Evolving your self-awareness can sustain your effectiveness and performance…

by | Aug 14, 2019

team with hands in a circle
Have you noticed just how relentless the pace of change can be these days? Our experience of change appears to be daily, almost accepted as a given, a constant in our busy lives. I see this vividly with the teams and organisations I work with. As consumer behaviour continues to rapidly evolve within their markets, these organisations are having to put in place restructures, sometimes three or four in as many years to stay successful, to position themselves ahead of the competition and sustain their growth.

Through all of this, teams and leaders are having to sustain levels of energy and concentration that are unprecedented, juggling multiple projects and constantly shifting priorities, budgets and expectations, targets, timelines…you get the point!

In this context I have noticed a key differentiator emerging across our client organisations. The differentiator relates to how some individuals, regardless of their role, can sustain their effectiveness and performance irrespective of the pace of change.

As I started to pay more attention to this difference what has emerged is that those individuals who are able to sustain their effectiveness are focusing on a key area.

They are enabling and evolving their self-awareness.

Let me give you an example which may help to best illustrate what I mean. I have a client, in this case a leader who is working with me to change the culture of her team, to embed innovation and enable key performance behaviours, such as ownership, accountability and a focus on results.

This leader has realised that she needs balance when everything around her is moving and moving incredibly quickly. Her role is equally demanding, is on a regional scale and one away from the CEO of a global corporate. In addition, she is married and the mother of two young children. I recognise that this is neither uncommon nor unique these days but at the very least, it does highlight the exceptional demands of modern life.

With all of that in mind, the beauty of the realisation she had is as follows.

‘Change is now a given and a constant for me. Without question. It is living in this context, with the ongoing pressure, that led me to the realisation that only by evolving my self-awareness would I be able to develop a real balance that sustains my continued effectiveness’.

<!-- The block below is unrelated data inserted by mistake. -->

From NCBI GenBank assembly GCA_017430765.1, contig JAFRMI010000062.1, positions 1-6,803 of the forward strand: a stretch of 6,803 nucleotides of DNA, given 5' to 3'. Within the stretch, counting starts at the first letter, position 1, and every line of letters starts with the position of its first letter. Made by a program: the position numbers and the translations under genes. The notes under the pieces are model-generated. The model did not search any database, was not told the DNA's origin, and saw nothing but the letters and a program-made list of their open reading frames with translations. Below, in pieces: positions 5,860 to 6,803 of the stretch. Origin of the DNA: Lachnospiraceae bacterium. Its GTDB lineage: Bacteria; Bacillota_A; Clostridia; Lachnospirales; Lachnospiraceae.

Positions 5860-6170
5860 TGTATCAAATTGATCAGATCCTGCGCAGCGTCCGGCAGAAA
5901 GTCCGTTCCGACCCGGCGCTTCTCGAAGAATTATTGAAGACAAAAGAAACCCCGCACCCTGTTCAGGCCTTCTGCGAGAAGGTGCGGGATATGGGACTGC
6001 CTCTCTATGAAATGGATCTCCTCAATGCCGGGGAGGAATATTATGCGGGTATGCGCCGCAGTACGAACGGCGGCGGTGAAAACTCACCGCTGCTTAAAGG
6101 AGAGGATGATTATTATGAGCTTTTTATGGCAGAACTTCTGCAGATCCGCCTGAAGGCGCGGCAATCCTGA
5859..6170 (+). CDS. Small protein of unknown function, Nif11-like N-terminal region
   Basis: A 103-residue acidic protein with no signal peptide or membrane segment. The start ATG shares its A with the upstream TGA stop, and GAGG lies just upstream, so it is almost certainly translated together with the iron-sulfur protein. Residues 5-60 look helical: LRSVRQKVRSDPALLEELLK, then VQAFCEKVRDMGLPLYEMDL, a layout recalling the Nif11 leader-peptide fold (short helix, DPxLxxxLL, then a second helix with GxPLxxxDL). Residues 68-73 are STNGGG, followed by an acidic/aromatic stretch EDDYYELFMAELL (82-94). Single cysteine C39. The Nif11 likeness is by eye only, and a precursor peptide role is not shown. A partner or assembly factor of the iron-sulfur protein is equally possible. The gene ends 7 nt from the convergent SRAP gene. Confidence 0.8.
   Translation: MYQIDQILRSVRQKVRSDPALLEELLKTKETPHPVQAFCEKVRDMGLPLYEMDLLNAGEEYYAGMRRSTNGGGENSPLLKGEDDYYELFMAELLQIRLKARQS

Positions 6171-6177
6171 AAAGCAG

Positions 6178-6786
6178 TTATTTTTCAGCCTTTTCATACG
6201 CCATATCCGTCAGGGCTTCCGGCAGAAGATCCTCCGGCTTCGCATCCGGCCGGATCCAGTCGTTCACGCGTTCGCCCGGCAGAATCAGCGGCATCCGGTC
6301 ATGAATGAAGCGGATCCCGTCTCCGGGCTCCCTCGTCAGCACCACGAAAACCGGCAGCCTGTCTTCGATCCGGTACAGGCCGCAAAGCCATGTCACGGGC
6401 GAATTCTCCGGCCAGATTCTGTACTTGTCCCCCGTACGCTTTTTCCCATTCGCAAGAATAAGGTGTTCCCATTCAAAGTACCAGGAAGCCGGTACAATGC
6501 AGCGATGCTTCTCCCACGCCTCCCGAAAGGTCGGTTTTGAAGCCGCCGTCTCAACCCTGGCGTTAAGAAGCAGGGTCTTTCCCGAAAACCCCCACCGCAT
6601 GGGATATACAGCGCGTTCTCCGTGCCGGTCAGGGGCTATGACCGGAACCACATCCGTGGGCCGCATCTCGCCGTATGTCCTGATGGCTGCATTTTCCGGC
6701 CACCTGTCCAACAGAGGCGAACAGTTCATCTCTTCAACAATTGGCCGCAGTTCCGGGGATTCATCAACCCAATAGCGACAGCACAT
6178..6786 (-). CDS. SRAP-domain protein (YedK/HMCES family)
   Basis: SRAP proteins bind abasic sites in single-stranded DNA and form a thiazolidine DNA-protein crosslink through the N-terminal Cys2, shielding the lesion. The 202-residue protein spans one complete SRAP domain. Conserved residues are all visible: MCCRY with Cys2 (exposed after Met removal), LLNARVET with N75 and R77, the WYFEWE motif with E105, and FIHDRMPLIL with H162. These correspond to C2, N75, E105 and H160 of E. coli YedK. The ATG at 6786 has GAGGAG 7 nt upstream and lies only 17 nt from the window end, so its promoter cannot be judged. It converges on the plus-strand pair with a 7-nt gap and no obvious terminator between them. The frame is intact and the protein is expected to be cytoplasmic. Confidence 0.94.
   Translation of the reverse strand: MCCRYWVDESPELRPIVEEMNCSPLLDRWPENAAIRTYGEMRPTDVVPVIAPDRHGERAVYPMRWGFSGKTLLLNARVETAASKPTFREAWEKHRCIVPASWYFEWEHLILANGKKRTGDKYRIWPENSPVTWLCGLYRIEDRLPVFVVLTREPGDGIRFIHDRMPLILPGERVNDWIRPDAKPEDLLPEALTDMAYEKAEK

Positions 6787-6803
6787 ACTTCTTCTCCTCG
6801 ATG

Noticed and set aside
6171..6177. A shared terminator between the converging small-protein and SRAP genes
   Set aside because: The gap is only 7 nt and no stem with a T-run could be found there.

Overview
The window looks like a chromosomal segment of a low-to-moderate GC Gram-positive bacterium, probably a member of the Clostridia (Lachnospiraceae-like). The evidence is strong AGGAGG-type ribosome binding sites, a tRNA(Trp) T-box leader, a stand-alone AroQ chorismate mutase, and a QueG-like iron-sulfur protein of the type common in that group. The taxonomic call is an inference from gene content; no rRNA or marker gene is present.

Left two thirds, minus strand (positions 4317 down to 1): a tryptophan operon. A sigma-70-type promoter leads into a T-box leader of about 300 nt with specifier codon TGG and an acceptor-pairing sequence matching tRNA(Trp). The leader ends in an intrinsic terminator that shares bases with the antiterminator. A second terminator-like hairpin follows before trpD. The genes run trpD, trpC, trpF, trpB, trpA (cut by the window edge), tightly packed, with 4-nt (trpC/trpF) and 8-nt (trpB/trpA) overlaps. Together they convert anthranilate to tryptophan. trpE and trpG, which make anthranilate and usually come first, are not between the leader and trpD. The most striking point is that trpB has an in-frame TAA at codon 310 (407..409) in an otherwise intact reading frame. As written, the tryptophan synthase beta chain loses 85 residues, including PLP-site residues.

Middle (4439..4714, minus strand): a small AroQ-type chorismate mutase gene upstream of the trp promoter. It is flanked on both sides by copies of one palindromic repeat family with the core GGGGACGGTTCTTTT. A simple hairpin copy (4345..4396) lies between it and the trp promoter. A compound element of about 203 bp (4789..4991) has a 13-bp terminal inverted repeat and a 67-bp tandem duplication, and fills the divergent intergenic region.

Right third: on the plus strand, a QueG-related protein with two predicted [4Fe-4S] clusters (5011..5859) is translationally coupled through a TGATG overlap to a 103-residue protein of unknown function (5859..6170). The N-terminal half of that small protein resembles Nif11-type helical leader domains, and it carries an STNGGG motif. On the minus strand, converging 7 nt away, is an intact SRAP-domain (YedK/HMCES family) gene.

I was really struck by her insight and awareness of ‘how’ she needed to be. She is clear on her ‘why’ but her realisation has evolved to noticing her ‘how’. This is her path towards building her self-awareness and therefore balance. She described this to me as noticing what shows up for her. For example, becoming aware of and noticing how she may feel when under pressure. Pressure triggers her need to get things done, to put a tick in the box and move on.

With time, her awareness led her to recognise how her need for control emerged when under pressure and how she then gave direction when not always appropriate. She started to notice when her team resisted this style and how imbalance set in. In this case, resistance to her solutions and a dependency on her for providing the way forward. When the imbalance became clear to her, she worked hard on practicing when to pull back from needing control and giving direction.

Instead, she focused on how she could be present, listen and engage people’s ideas to resolve the evolving business challenges. She uncovered in the ideas, levels of creativity that initiated significant innovation. As this balance emerged for her, so did ownership and accountability from her teams.

This ability to find balance through self-awareness is on display for all, from how she turns off her phone in meetings, connects with her team and shows up for them, undistracted by the gazillion demands on her time. How she stays present and listens, ensuring she understands the various perspectives. She is always looking to ensure a flow of ideas from people, varies her style to engage others and fosters a lot of trust.

She may not be perfect, holds her hand up and openly admits to her mistakes and not getting it correct. She does have bad days but her team respect and trust her because of what she gives of herself.

Her self-awareness is not just enabling her effectiveness and performance, but that of those around her. The effectiveness is being modelled back. Not just to her but within and across her teams. One example is evident in how her team are expecting to be asked for their ideas and when asked, offer these up without fear of judgement. Whether she is in the meeting or not. That level of trust is exceptionally rare in teams and is the foundation of innovation and high performance.

Small changes, sometimes as simple as just noticing how you show up, but practiced and sustained over time allow us to build self-awareness and find balance. Small changes combining over time to ensure our ongoing effectiveness and performance.

If you are interested in understanding how to enable and sustain your performance during times of change, reach out to us at Connectivity Consulting.